Although the current investment climate for carbon credits is a bright one, the future could hold even more promise – in a very big way. As of now most of the industrialized countries in the world are working under some sort of carbon tax system as prescribed by the Kyoto protocols. However, the world’s three biggest polluters are not: India, China and the U.S. When these countries sign on to the protocols then the market should explode. What are the chances of this happening in the near future? It’s hard to say but it depends, as you may have guessed, on politics.
Politics in the U.S. to start, but also in China. First, though, U.S. President Obama has to make clear what he intends to do this year, if anything, on his carbon credit – or as it’s called in the U.S., cap and trade – policy. He started the year with a very positive agenda and seemed committed to making progress. However, since June his direction and resolve have seemed rather vague. And with the mid-term elections looming in November the situation becomes even more complicated. Republicans look poised to regain a majority of seat in the House of Representatives and also gain in the Senate. This could make passage of any kind of cap and trade legislation difficult because Republicans tend to favor big business and big business figures that cap and trade will cost them money.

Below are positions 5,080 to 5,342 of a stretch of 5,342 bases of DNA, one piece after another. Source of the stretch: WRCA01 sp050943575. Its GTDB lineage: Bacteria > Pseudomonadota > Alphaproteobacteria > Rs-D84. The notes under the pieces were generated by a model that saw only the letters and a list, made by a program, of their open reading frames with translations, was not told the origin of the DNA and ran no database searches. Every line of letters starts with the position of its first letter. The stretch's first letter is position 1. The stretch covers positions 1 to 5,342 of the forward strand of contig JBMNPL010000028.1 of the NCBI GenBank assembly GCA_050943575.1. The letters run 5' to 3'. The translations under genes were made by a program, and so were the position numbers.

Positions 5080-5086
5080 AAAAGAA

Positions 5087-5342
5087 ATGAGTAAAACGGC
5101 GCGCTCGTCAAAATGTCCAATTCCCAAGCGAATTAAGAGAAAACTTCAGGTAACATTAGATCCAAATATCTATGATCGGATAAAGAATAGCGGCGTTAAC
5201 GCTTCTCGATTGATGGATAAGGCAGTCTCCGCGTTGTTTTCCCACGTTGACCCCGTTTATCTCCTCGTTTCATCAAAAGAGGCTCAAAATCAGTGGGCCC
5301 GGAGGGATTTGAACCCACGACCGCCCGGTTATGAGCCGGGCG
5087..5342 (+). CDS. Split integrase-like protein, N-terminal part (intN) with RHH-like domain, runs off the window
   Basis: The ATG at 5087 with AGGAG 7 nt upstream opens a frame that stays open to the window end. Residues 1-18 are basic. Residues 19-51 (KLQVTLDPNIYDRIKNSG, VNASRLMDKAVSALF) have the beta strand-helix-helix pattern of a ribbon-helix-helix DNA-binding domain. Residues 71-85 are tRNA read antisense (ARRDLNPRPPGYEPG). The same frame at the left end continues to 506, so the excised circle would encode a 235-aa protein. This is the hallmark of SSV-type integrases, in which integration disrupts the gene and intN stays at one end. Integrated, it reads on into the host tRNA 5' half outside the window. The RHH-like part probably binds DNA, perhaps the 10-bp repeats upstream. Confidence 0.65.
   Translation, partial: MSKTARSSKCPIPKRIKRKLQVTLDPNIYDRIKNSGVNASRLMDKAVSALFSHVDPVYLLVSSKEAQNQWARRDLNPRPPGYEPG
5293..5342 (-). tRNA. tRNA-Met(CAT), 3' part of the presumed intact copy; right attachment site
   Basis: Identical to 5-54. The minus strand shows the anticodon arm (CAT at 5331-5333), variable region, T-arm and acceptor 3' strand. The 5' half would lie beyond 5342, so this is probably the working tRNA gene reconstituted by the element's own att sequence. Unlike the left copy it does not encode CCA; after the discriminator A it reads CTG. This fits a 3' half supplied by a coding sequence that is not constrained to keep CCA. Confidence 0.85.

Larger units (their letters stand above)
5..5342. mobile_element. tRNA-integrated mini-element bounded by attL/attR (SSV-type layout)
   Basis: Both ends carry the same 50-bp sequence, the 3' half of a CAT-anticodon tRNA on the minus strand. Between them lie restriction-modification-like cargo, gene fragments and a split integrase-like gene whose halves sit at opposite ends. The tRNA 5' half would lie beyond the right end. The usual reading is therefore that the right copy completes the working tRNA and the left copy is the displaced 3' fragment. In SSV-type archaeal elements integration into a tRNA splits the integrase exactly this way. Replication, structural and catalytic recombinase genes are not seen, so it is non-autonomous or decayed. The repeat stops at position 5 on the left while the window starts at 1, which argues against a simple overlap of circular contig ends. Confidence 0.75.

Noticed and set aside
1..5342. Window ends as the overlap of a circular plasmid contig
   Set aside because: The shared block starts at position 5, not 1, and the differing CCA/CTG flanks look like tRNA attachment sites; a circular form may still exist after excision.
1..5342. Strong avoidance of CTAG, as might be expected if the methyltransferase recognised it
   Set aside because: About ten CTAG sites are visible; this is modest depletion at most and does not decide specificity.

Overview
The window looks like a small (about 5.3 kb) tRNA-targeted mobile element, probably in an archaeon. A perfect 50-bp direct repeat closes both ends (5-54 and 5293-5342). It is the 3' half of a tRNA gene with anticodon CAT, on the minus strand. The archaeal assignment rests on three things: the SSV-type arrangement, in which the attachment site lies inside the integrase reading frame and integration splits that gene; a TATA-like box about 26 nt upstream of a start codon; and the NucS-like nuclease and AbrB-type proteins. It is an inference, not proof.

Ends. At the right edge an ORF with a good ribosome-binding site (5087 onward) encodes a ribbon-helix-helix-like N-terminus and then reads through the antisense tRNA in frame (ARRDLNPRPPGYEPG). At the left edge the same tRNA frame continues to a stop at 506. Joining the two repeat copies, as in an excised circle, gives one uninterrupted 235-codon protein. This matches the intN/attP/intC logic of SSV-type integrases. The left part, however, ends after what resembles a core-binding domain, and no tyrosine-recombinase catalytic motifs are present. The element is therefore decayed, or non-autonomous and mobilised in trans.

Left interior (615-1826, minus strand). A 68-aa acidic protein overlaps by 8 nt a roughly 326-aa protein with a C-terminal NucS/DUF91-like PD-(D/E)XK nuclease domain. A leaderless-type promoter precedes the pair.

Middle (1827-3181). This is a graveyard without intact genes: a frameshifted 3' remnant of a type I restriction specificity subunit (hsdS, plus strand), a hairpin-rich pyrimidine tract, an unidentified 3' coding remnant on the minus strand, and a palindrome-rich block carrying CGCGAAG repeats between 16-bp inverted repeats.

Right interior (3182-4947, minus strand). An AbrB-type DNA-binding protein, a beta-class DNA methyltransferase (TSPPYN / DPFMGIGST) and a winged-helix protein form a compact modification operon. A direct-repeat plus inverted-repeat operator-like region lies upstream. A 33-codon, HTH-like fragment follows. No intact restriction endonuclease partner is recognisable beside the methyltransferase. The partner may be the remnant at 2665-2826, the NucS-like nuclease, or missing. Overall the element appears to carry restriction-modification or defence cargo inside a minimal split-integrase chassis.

So the direction forward in the U.S. will most likely be uncertain until after November 2. And even then it may take a considerable amount of time to get any legislation passed. But if laws mandating carbon offsetting ever do take place in the U.S. the effect on the carbon market will be immense. First, the U.S. itself is a huge market and the demand for certified carbon offset projects will skyrocket.
Secondly, there will be a knock-on effect in regard to China and India. Up until now, justifiably so, China and India have resisted signing on to Kyoto because of the U.S. refusal to do so. If the U.S. agrees, however, then there will be pressure on China and India to follow and it probably won’t take long for them to do so.
And in China’s case there is additional incentive because China is positioning itself as the world leader in green energy technology. It would be very difficult for China to continue on that path without at the same time ratifying the Kyoto protocols. Their rapidly developing stature in this field would be greatly enhanced by their ratification of Kyoto and their participation in some form of carbon emission control. The addition of China would also greatly increase demand as would India’s participation.
So what does the future hold for the global carbon offset market? It all may boil down ultimately to an election that will take place in the U.S. in about six weeks. Then again, it may not. Obama may not have the political capital or will to force through his carbon cap and trade policy even if the Democrats maintain their present level of control in the government.
His primary concern is the American joblessness problem and the economy as a whole so carbon may take a back seat no matter who wins in November. Until then, though, it’s anybody’s guess as to what may happen. Watch for an update after November.
Tom Aikins is a Bangkok-based consultant specializing in search engine optimization and internet marketing at http://www.seonorthamerica.com. He regularly presents seminars on these subjects and also writes about the carbon offset industry for the website http://www.carbonoffsetstandard.com.
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